We could spend all day bemoaning car auctions’ impact on vehicle pricing. Sites like Bring a Trailer and Cars and Bids invite frenzied buyers to offer wild sums of money for cars that might otherwise be considered ordinary. Some vehicles on those sites, however, are worth the coin, and we think this 2001 BMW Z8 is one of them. The 22,000-mile car’s auction is almost over at the time of this post, and its sky-high price tag is actually warranted. The BMW Z8 is exceedingly rare to begin with, but this car’s color combination of black over tan leather makes it even more of a unicorn, as only 229 were made in that combination.
The Z8 took inspiration from BMW’s classic roadsters.Bring a Trailer
Even the car’s designer is noteworthy. Though he may be focusing on his own electric vehicle brand now, Henrik Fisker’s 12-year run at BMW was the stuff of legend. Fisker’s work included the design for the Z8, as well as contributions of the original X5 SUV, which is now part of an expansive BMW SUV and crossover lineup.
The Z8 reached legend status when it shuttled Pierce Brosnan’s James Bond in The World Is Not Enough, but the cars were (and are) worthy of standing on their own. Under the hood, BMW installed a 394-horsepower 4.9-liter V8, which gave the car a claimed 0-62 mph time of just 4.2 seconds. That power reached the rear wheels through a six-speed manual transmission, and this car has had maintenance performed to keep the drivetrain purring for years to come.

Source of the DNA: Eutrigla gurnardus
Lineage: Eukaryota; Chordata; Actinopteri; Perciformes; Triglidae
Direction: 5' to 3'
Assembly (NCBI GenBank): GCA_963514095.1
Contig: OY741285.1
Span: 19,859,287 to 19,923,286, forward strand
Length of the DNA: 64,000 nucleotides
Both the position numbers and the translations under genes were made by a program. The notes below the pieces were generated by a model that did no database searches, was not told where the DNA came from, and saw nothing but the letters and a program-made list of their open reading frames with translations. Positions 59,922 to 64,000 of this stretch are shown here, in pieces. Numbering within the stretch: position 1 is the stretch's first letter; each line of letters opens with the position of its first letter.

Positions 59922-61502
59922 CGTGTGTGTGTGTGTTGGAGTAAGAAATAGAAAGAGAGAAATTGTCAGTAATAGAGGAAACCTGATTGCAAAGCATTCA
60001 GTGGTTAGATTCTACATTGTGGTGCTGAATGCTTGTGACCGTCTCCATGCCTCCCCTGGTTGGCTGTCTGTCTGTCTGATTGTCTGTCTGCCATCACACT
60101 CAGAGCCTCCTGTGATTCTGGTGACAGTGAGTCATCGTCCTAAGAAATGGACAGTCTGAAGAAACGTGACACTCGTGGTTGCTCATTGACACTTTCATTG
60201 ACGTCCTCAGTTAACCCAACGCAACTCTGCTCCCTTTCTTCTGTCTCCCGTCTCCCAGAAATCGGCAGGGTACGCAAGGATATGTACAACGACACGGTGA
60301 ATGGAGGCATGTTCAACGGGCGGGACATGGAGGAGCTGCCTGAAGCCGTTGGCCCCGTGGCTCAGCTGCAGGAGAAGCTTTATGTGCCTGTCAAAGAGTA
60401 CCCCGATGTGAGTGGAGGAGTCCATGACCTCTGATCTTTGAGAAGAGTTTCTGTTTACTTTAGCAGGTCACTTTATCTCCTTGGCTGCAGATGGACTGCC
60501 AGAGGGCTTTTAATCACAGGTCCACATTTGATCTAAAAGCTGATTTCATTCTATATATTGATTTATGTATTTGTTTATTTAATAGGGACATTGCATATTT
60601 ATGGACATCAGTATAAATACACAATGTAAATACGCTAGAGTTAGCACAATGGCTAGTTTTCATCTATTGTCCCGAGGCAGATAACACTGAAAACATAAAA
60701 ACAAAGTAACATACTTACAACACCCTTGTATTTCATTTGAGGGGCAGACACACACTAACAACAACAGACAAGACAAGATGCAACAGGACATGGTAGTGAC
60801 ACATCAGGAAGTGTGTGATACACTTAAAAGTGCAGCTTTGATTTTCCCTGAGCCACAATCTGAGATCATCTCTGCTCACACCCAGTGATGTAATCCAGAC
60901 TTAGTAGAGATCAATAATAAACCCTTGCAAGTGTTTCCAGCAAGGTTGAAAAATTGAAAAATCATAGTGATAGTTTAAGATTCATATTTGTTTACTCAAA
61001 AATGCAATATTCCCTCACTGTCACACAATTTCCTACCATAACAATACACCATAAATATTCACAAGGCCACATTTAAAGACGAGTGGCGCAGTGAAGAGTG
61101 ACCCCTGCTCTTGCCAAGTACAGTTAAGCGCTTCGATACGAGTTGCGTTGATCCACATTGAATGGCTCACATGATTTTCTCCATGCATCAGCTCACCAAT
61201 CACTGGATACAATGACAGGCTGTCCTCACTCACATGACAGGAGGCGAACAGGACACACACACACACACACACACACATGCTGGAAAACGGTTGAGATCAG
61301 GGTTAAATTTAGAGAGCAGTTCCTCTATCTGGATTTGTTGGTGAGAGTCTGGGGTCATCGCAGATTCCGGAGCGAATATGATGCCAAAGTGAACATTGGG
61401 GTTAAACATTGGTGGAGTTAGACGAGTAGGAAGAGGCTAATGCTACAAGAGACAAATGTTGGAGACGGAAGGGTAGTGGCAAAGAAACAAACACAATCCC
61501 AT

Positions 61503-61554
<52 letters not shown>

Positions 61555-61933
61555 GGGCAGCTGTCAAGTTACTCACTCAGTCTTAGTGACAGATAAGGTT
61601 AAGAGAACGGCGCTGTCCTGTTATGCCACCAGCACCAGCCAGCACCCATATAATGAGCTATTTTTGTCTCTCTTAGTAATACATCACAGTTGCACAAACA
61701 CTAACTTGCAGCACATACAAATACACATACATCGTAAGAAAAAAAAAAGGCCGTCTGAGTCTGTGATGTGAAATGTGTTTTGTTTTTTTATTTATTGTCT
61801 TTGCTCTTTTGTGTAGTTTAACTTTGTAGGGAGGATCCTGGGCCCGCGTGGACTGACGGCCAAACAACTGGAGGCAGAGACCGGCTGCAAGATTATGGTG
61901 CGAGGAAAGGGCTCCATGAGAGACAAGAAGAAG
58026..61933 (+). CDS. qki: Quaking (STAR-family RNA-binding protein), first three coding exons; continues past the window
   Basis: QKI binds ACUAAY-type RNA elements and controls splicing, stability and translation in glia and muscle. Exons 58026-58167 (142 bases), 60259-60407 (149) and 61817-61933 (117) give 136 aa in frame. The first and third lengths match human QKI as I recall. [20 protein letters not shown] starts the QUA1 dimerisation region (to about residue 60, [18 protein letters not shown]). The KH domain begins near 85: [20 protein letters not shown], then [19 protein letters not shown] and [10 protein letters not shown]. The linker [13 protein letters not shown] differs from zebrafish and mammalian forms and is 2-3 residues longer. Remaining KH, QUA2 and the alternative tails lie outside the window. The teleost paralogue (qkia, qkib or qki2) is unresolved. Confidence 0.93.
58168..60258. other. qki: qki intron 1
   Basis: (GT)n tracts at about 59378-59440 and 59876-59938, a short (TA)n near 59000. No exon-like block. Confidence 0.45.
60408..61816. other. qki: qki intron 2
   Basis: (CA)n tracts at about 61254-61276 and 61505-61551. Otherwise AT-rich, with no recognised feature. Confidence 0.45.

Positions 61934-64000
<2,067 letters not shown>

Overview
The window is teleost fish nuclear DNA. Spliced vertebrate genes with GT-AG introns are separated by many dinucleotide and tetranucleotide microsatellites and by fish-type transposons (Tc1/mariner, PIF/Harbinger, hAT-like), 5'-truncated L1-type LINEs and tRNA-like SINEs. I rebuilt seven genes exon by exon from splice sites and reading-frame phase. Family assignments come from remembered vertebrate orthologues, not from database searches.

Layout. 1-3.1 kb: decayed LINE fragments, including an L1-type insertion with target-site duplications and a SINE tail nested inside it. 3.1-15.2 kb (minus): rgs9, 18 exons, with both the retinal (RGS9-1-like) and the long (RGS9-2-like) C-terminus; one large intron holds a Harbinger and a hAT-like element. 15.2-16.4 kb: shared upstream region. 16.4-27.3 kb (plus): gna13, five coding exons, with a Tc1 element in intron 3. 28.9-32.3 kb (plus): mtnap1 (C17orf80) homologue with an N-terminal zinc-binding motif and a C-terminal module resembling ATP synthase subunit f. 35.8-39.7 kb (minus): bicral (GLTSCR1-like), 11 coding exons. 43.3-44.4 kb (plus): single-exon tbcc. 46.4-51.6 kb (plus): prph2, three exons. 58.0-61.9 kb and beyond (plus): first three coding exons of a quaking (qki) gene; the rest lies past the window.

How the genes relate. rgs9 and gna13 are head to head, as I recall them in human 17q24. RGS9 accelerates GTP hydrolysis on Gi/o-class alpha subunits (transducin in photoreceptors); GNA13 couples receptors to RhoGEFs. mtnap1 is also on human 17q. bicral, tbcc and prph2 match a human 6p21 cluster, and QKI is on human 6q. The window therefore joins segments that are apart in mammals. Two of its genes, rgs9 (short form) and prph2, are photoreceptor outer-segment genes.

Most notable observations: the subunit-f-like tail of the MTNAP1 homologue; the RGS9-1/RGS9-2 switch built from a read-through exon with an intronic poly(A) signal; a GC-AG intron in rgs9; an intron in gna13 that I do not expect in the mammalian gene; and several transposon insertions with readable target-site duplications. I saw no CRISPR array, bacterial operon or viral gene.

This Z8’s color combination makes it exceedingly rare.Bring a Trailer
If you’re wondering where this Z8’s current bid price of $162,500 lands on the car’s overall value spectrum, there’s some good news, depending on how you view spending six figures on a car. Hagerty estimates that a Z8 in good condition should draw around $155,000, while a car in excellent condition should get $199,000. This car’s mileage and condition match up with its price, which falls on the lower end of that range, and should allow it to be an actual driver for the right person. After all, what’s the fun of buying a car just for display?